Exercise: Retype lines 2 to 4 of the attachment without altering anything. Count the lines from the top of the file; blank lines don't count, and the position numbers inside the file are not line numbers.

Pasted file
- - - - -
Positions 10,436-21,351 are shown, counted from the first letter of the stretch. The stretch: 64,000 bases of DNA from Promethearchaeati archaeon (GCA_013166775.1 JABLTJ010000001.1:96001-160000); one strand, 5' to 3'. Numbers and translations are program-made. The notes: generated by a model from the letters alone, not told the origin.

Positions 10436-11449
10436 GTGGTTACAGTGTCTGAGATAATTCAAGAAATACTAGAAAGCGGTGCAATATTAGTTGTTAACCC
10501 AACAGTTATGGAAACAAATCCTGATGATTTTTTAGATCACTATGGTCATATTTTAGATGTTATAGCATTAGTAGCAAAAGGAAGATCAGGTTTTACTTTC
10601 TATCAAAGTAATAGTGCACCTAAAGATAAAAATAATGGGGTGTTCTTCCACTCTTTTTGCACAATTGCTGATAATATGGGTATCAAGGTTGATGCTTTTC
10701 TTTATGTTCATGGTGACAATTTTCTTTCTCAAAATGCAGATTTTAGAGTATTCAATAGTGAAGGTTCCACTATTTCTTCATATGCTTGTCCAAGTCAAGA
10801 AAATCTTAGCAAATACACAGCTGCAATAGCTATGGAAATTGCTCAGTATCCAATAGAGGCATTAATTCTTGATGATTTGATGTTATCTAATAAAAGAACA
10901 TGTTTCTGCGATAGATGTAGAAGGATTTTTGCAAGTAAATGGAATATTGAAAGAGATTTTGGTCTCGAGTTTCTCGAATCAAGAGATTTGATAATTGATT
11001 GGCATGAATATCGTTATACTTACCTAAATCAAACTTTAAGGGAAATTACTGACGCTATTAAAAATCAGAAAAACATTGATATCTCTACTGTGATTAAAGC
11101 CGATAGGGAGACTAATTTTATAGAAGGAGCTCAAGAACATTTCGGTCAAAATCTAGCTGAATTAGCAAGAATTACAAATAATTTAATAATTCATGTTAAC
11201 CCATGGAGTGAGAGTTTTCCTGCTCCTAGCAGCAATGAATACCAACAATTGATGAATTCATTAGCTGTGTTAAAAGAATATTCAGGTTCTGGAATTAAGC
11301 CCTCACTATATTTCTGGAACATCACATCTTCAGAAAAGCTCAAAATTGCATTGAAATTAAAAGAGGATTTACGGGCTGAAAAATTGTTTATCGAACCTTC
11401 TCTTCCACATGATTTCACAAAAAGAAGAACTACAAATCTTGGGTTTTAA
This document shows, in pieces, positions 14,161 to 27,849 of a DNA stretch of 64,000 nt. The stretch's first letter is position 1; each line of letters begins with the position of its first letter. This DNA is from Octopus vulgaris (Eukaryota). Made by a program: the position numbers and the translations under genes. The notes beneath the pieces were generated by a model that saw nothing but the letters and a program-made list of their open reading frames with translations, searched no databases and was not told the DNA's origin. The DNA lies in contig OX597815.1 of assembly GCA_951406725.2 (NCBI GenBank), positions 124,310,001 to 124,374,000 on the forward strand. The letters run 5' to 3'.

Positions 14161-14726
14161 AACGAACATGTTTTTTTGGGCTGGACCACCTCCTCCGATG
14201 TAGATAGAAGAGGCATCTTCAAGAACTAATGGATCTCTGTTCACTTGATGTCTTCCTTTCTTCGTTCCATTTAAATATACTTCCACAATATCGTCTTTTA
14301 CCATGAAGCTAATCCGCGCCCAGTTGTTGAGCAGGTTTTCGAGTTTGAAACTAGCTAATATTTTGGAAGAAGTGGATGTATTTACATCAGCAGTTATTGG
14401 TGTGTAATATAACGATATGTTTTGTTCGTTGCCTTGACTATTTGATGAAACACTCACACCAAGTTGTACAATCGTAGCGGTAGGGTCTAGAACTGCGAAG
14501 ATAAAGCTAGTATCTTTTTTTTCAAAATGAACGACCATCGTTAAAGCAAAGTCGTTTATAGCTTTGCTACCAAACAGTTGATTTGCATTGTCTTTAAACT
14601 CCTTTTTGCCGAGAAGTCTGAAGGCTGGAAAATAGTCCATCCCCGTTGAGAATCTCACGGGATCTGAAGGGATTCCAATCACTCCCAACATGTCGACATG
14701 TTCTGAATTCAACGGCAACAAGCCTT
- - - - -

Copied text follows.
Positions 10436-11449
10436 GTGGTTACAGTGTCTGAGATAATTCAAGAAATACTAGAAAGCGGTGCAATATTAGTTGTTAACCC
10501 AACAGTTATGGAAACAAATCCTGATGATTTTTTAGATCACTATGGTCATATTTTAGATGTTATAGCATTAGTAGCAAAAGGAAGATCAGGTTTTACTTTC